Quotation by Clifton Fadiman

An ideologue may be defined as a mad intellectual. He is not interested in ideas, but—almost the exact contrary—in one idea. When he erects this idea into a system and forces the system to give birth to a way of life, confusion often results, usually to his great surprise. Two examples are Robespierre and Lenin. The intellectual is occasionally blamed for the work of the ideologue, which is like condemning the psychiatrist because he and the patient are both involved in the same thing, mental illness. The ideologue is often brilliant. Consequently some of us distrust brilliance when we should distrust the ideologue.... The ideologue is often more persuasive than the intellectual because he has a simpler line of goods to sell and never questions its value. Sometimes he achieves great success by attacking the real intellectual—Bryan is a good example.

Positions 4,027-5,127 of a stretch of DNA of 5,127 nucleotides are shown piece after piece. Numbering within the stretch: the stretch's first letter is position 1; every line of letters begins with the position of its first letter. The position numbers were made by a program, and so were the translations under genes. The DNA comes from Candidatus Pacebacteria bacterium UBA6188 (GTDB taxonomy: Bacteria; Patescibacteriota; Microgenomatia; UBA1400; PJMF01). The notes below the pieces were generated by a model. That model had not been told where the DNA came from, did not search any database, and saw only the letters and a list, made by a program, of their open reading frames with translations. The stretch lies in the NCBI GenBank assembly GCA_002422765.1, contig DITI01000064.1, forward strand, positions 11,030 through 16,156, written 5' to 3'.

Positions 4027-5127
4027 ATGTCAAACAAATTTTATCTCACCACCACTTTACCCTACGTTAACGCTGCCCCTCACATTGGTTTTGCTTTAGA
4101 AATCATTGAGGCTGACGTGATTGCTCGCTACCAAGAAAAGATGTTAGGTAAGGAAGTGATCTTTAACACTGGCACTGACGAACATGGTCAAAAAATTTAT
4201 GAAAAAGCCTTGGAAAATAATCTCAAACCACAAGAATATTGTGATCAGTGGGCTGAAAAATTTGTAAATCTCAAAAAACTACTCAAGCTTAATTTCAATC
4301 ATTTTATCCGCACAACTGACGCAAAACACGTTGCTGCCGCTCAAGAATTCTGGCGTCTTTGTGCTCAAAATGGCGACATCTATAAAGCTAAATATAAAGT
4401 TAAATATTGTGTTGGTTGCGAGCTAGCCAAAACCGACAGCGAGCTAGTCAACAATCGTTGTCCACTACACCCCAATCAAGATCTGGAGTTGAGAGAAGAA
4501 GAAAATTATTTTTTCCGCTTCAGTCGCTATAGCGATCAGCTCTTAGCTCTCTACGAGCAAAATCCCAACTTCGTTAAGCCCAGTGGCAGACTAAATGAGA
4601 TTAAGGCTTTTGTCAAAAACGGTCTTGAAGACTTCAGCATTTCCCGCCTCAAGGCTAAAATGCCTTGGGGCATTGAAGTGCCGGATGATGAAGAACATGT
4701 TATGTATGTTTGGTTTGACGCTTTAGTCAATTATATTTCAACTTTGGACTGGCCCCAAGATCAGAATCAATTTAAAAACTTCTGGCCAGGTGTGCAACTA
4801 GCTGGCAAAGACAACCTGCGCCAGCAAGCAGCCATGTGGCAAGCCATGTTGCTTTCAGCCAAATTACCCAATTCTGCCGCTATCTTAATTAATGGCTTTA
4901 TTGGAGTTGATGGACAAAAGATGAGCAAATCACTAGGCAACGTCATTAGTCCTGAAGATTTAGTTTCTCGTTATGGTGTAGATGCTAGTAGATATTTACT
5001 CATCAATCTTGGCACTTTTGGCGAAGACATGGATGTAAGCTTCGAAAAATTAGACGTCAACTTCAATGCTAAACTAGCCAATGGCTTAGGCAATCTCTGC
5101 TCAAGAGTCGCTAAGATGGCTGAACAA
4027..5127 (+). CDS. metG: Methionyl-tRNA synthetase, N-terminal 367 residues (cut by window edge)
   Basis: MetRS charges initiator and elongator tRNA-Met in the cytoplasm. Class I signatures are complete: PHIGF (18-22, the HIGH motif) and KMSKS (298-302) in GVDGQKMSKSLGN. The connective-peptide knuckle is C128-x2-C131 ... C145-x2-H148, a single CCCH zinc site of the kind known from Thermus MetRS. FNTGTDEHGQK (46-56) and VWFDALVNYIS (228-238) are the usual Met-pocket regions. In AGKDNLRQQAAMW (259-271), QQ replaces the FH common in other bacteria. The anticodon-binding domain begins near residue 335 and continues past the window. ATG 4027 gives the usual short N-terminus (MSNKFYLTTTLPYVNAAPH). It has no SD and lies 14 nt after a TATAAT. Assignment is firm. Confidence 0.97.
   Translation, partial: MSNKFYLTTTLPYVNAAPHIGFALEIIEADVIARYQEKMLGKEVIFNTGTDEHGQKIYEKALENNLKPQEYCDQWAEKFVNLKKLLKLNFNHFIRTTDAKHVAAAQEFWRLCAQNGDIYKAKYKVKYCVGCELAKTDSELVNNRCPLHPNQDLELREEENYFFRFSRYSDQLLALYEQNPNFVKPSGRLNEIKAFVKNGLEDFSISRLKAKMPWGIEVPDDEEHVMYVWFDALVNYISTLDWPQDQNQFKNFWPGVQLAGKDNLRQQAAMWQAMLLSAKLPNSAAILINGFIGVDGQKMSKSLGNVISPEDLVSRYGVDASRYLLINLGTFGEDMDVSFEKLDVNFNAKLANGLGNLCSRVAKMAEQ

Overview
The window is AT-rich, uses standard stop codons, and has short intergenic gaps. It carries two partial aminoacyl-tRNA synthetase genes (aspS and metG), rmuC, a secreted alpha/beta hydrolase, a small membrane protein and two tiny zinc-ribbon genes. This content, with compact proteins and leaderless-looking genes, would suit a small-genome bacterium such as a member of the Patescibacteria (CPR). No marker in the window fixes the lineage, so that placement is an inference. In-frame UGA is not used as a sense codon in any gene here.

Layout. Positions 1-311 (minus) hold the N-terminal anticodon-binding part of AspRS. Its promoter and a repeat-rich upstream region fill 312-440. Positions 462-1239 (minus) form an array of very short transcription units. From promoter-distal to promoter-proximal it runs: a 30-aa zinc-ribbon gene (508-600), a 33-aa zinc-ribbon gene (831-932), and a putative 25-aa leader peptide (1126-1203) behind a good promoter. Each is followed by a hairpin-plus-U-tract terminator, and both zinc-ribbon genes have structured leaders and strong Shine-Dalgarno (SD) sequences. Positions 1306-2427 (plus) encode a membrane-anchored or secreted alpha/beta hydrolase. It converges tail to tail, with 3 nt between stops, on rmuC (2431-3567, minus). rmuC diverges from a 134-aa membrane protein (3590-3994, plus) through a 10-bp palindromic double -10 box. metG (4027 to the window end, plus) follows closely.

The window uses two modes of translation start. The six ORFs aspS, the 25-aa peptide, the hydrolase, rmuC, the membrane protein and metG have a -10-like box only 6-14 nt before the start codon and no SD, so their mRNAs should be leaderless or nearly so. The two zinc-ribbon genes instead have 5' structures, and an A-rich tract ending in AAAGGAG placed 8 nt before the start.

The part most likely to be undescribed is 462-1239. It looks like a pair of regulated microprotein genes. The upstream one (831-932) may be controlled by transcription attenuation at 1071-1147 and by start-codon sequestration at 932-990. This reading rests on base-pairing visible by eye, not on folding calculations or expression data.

Clifton Fadiman (b. 1904), U.S. essayist, critic. "Eggheads, Intellectuals, Ideologues, Highbrows," Any Number Can Play, World (1957).
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